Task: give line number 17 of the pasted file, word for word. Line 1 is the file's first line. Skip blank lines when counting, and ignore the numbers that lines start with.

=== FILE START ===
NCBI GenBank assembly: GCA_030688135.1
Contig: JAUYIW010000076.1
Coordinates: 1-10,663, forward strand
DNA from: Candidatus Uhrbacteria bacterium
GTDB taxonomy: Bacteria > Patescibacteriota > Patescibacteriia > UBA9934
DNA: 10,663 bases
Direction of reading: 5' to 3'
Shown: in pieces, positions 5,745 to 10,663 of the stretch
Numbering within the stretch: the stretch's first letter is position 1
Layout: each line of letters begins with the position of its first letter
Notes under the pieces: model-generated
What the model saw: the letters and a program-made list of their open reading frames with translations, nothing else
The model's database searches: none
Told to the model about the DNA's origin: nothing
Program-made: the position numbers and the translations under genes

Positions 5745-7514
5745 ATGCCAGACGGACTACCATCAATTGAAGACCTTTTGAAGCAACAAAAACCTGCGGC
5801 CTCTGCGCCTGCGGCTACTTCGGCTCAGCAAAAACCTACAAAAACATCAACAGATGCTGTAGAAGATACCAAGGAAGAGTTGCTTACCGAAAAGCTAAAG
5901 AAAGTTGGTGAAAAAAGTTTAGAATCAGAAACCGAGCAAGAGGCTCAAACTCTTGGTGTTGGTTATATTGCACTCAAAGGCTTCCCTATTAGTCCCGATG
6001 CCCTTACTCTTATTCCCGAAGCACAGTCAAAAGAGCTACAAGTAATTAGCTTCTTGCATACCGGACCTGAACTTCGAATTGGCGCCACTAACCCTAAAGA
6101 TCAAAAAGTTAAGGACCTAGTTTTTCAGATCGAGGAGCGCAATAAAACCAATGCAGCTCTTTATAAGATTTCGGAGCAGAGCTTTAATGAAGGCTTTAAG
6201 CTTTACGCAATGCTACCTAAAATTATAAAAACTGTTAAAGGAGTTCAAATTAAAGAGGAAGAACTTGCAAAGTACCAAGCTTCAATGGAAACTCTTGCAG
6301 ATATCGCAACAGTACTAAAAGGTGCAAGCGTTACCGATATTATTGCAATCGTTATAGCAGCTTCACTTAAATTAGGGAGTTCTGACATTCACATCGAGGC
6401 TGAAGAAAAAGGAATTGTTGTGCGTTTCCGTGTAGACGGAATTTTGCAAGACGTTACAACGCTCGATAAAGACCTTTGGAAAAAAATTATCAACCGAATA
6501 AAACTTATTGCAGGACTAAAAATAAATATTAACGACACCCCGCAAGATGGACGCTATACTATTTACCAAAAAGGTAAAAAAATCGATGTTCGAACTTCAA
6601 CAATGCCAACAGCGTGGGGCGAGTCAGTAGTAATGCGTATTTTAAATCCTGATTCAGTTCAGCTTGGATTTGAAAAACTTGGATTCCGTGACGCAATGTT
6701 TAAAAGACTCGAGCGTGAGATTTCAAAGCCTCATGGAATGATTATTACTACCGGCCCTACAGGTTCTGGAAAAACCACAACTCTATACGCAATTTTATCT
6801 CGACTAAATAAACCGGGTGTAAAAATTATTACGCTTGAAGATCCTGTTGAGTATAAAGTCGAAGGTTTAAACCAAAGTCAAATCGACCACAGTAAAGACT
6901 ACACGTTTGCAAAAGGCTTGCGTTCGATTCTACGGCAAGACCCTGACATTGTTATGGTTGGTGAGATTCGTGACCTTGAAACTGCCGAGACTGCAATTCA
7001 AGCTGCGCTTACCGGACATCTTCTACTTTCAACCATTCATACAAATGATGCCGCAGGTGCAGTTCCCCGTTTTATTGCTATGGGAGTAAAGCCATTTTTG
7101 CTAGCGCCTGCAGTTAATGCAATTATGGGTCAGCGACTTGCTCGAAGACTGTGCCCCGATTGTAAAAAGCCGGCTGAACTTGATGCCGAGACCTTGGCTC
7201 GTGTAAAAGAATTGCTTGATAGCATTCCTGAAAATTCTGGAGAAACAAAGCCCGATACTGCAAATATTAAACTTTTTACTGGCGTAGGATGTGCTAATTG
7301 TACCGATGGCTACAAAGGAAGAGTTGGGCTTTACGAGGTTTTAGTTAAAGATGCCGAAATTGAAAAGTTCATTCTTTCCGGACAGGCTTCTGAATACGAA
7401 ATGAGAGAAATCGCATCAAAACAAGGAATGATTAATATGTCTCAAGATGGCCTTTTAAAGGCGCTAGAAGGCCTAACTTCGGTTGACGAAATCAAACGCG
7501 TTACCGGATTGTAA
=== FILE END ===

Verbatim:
5745 ATGCCAGACGGACTACCATCAATTGAAGACCTTTTGAAGCAACAAAAACCTGCGGC